The mother of Fatih Cakmak, a security guard and a victim of an attack by a gunman at Reina nightclub, reacts during his funeral in Istanbul, Turkey, January 2, 2017. REUTERS/Umit Bektas(reuters_tickers)
By Ahmed Tolba and Daren Butler
CAIRO/ISTANBUL (Reuters) - Islamic State claimed responsibility on Monday for a New Year's Day mass shooting in a packed Istanbul nightclub that killed 39 people, an attack carried out by a lone gunman who remains at large.
It described the Reina nightclub, where many foreigners as well as Turks were killed, as a gathering point for Christians celebrating their "apostate holiday". The attack, it said, was revenge for Turkish military involvement in Syria.
"The apostate Turkish government should know that the blood of Muslims shed with airplanes and artillery fire will, with God's permission, ignite a fire in their own land," the Islamic State declaration said.
At a news conference in Ankara, Turkish government spokesman Numan Kurtulmus made no reference to the claim but said it was clear Turkey's military operations in Syria had annoyed terrorist groups and those behind them.
"This attack is a message to Turkey against its decisive operations across the border," Kurtulmus said, adding that the offensive in Syria would continue until all threats to Turkey were removed.
The authorities are close to fully identifying the gunman, Kurtulmus said, after gathering fingerprints and information on his basic appearance, and had detained eight other people.
NATO member Turkey is part of the U.S.-led coalition against Islamic State and launched the incursion into neighbouring Syria in August to drive the radical Sunni militants, as well as Kurdish militia fighters, away from its borders.
The jihadist group has been blamed for at least half a dozen attacks on civilian targets in Turkey over the past 18 months; but, other than assassinations, this is the first time it has directly claimed any of them. It made the statement on one of its Telegram channels, a method used after attacks elsewhere.
ATTACKER FROM CENTRAL ASIA?
Nationals of Saudi Arabia, Lebanon, Morocco, Libya, Israel, India, Canada, a Turkish-Belgian dual citizen and a Franco-Tunisian woman were among those killed at the nightclub on the shores of the Bosphorus waterway. Twenty-five of the dead were foreigners, according to the state-run Anadolu news agency.
All of those killed died from gunshot wounds, some of them shot at a very close distance or even point-blank range, according to a forensics report quoted by Milliyet newspaper.
Police distributed a hazy black-and-white photo of the alleged gunman taken from security footage.
The authorities believe the attacker may be from a Central Asian nation and suspect he had links to Islamic State, the Hurriyet newspaper said. It said he may be from the same cell responsible for a gun-and-bomb attack on Istanbul's main airport in June, in which 45 people were killed and hundreds wounded.
The attack at Reina, popular with Turkish celebrities and wealthy visitors, shook Turkey as it tries to recover from a failed July coup and a series of deadly bombings, some blamed on Islamic State, others claimed by Kurdish militants.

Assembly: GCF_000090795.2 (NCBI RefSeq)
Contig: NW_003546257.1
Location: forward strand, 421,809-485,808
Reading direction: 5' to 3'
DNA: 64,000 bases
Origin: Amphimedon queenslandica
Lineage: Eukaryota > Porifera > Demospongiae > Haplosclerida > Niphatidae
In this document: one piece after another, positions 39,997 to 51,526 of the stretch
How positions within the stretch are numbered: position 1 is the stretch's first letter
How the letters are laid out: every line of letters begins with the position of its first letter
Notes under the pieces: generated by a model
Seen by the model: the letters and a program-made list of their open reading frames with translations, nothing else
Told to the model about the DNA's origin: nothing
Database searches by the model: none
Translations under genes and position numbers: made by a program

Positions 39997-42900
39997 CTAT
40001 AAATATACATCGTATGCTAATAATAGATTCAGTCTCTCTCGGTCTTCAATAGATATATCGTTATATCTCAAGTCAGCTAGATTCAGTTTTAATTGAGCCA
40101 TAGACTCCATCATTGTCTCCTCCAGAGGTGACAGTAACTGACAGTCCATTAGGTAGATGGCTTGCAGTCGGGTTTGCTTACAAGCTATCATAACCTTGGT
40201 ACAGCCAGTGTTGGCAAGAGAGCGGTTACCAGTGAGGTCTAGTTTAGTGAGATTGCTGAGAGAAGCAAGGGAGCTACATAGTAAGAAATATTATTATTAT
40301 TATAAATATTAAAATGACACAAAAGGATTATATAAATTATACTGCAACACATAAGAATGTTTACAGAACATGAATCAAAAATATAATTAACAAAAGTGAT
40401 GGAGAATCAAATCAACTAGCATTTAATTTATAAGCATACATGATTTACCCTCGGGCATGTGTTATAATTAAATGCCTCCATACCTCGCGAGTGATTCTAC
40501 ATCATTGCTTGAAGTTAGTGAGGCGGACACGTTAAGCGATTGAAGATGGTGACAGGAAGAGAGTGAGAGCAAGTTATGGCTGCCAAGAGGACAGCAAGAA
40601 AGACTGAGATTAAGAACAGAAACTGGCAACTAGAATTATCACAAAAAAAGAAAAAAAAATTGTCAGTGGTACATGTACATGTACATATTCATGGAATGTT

Around 600 people were thought to be inside when the gunman shot dead a policeman and civilian at the door, forcing his way in then opening fire with an automatic assault rifle. Witnesses said he shouted "Allahu Akbar" (God is Greatest).
Some at the exclusive club jumped into the Bosphorus after the attacker opened fire at random just over an hour into the new year. Witnesses described how he shot the wounded as they lay on the ground.
KALASHNIKOV IN SUITCASE
The attacker was believed to have taken a taxi from the southern Zeytinburnu district of Istanbul and, because of the busy traffic, got out and walked the last four minutes to the entrance of the nightclub, newspaper Haberturk said.
He pulled his Kalashnikov rifle from a suitcase at the side of the road, opened fire on those at the door, then threw two hand grenades after entering, Haberturk said, without citing its sources. It said six empty magazines were found at the scene and that he was estimated to have fired at least 180 bullets.
Security services had been on alert across Europe for new year celebrations following an attack on a Christmas market in Berlin that killed 12 people. Only days ago, an online message from a pro-Islamic State group called for attacks by "lone wolves" on "celebrations, gatherings and clubs".
In a statement hours after the shooting, President Tayyip Erdogan said such attacks aimed to create chaos and destabilise the country.
Four months into its operation in Syria, the Turkish army and the rebels it backs are besieging the Islamic State-held town of al-Bab. Erdogan has said he wants them to continue to Raqqa, the jihadists' Syrian stronghold.
Turkey has also been cracking down on Islamic State networks at home. In counter-terrorism operations between Dec 26-Jan 2, Turkish police detained 147 people over links to the group and formally arrested 25 of them, the interior ministry said.
The New Year's Day attack came five months after a failed military coup, in which more than 240 people were killed, many of them in Istanbul, as rogue soldiers commandeered tanks and fighter jets in a bid to seize power.
More than 100,000 people, including soldiers and police officers, have been sacked or suspended in a subsequent crackdown ordered by Erdogan, raising concern both about civic rights and the effectiveness of Turkey's security apparatus.
The government says the purges will make the military, police and other institutions more disciplined and effective.
(Additional reporting by Ahmed Aboulenein in Cairo, Humeyra Pamuk in Istanbul and Ece Toksabay in Ankara; Writing by Nick Tattersall; Editing by Ralph Boulton and Gareth Jones)